How Sugar Affects The Immune System
Updated: Jun 19, 2019
You’ve have planned a delightful weekend at an amusement park with your kids that includes a few sugary indulgences, or maybe you will go abroad and indulged in that local region’s desserts.
You’re driving or flying back when you suddenly feel achy, tired, drowsy, with an unpleasant feeling you might be coming down with a cold or the flu.
“Did eating too much sugar crash my immune system?” You wonder. “And if so, what can I do to boost the immune system and minimize its impact?”
Beyond immediate gratification, very few health effects of sugar are positive. Eating too much sugar can affect the brain and body, including increased risk for cavities, weight gain, cognitive decline, and increased risk for a disease.
Many of us eat too much sugar, far exceeding the recommended less than 10 percent of our total daily calories from added sugar.
“Some estimates from US government surveys say that the average American consumes 152 pounds of sugar and about 133 pounds of flour [which convert to sugar] annually,” says Mark Hyman, MD, in Food: What the Heck Should I Eat?.
Altogether, that’s more than three-quarters of a pound of sugar and flour for every American daily, which Hyman calls “a pharmacologic dose our bodies were not designed to handle.”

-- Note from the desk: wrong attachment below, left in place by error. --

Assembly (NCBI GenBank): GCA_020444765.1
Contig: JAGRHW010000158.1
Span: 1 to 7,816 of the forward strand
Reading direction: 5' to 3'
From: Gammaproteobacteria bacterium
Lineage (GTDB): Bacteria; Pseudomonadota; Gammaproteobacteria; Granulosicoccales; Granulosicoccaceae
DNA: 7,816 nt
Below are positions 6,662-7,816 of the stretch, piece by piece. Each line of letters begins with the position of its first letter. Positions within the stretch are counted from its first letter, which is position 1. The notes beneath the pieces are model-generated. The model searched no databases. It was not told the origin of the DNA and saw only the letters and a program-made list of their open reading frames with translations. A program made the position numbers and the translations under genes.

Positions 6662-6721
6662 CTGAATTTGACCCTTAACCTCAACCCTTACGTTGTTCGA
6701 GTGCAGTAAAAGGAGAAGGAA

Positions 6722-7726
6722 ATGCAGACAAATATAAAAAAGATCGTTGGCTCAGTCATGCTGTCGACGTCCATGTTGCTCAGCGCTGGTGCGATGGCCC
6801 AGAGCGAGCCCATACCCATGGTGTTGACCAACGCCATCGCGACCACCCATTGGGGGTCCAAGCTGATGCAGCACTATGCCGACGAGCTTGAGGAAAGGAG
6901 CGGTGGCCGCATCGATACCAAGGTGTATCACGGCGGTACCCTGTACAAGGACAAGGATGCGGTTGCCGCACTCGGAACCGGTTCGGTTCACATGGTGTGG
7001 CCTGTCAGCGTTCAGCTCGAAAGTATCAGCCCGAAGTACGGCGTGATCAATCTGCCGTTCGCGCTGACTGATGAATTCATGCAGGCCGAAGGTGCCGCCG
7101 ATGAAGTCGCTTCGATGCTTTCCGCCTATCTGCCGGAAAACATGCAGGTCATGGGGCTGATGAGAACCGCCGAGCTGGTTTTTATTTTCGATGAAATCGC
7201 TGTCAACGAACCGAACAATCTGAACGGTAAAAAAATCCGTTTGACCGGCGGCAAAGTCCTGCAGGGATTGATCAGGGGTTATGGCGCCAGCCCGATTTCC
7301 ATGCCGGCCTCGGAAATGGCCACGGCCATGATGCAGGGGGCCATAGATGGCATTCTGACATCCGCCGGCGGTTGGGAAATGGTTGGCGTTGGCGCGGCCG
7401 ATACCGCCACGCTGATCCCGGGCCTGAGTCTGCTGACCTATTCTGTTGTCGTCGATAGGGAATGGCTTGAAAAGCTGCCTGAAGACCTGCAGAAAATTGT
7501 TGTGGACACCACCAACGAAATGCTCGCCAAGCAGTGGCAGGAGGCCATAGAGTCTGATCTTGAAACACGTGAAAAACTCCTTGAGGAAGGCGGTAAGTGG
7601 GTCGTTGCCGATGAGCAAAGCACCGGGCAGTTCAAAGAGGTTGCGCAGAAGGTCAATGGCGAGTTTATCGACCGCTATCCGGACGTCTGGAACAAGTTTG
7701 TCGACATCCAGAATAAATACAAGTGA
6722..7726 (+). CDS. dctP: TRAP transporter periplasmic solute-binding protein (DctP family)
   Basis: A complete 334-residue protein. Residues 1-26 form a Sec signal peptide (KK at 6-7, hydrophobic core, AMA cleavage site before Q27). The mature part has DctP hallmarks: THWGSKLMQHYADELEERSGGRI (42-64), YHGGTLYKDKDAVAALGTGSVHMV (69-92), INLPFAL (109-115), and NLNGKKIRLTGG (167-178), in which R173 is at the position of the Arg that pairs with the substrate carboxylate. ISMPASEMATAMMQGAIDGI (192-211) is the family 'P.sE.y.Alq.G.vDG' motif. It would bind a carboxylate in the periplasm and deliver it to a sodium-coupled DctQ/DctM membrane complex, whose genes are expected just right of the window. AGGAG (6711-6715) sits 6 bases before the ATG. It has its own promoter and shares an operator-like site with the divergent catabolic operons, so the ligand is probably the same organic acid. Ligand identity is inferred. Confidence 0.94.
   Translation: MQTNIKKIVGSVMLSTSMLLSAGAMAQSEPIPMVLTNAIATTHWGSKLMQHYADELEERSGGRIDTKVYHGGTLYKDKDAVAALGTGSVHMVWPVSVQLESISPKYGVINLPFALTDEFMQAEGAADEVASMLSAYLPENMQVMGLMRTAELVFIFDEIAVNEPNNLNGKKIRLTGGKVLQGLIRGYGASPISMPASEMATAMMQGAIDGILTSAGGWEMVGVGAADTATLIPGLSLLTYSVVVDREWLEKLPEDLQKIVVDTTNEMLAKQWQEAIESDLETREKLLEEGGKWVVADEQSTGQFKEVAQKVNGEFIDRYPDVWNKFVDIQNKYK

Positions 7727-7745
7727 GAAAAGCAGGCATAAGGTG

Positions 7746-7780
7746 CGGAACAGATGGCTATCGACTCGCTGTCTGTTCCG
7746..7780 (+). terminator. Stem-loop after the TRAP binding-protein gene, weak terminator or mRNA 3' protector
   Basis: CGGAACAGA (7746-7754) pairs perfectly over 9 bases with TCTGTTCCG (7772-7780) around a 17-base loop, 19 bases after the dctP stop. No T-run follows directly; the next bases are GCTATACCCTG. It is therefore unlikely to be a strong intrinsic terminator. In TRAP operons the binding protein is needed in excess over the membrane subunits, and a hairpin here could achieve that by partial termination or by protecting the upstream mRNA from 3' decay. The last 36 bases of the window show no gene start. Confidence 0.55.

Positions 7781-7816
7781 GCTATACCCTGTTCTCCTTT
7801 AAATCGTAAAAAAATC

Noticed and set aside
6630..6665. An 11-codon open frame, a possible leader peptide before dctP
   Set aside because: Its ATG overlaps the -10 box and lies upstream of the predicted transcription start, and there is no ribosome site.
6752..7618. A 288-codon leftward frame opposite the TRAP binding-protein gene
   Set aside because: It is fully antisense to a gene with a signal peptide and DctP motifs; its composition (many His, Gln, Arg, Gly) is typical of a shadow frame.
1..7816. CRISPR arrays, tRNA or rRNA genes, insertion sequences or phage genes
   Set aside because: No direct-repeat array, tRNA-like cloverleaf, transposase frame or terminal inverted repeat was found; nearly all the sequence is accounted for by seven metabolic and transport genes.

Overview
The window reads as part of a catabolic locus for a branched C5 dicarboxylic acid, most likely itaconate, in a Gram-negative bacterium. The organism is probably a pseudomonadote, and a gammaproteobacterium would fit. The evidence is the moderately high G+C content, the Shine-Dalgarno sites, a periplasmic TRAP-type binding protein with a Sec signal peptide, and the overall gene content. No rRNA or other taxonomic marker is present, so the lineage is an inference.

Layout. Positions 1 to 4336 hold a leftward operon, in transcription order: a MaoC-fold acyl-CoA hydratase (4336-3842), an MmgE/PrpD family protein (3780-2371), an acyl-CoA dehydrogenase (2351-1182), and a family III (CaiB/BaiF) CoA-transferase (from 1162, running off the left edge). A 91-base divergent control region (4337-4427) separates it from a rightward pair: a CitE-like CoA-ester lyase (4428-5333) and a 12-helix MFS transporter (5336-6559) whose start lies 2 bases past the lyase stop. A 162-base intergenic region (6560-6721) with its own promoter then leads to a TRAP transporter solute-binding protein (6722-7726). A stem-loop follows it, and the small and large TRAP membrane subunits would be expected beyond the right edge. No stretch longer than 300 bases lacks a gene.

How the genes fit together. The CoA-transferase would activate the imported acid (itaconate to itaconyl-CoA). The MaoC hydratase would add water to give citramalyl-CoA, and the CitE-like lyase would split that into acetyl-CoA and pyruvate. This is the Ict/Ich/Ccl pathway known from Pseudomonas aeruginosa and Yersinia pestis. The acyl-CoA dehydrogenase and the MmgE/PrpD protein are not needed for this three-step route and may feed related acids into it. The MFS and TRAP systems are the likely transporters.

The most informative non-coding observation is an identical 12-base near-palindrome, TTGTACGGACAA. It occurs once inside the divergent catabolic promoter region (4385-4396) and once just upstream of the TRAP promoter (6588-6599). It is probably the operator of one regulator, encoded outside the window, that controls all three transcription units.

Sugar’s Impact on The Body
Some of that impact is immediate. Refined sugar can reduce how white blood cells performand increase inflammatory markers. In fact, obese people have fewer white blood cells with a reduced capability to fight infection.
But as these factors reveal, sugar’s impact on the immune system can also be cumulative and far-reaching.
The hormonal effects of sugar and the immune system are complex, but insulin is a major player.
When you eat large amounts of sugar, your blood sugar increases. Insulin helps normalize those blood sugar levels, but over time, your cells become overwhelmed and resistant to the signals of this hormone.
Eating a little sugar can leave you wanting more sugar. In fact, studies suggest that sugar might be more addictive than cocaine.
But that feeling doesn’t last — after the initial dopamine release comes the negative effects of sugar on the brain. Consuming food and beverages with refined sugar can trigger depressive symptoms.
Sugar can also impact long-term psychological health. Insulin sometimes over-compensates and pulls your blood sugar down too low, creating mood swings, fatigue, and mental fog that can make your day stressful.
Excessive sugar can also impact your adrenal glands, which produce cortisol. Research shows large amounts of sugar can keep this stress hormone chronically elevated and increase levels of visceral fat, the most dangerous kind of fat that sets the stage for type 2 diabetes and other complications.
“Whenever your blood sugar level changes too fast, your adrenal glands release cortisol to pull it back up again,” says Alan Christianson, ND. “Unstable blood sugar can make you feel the same as you would feel when an event makes you angry, frustrated or frightened.”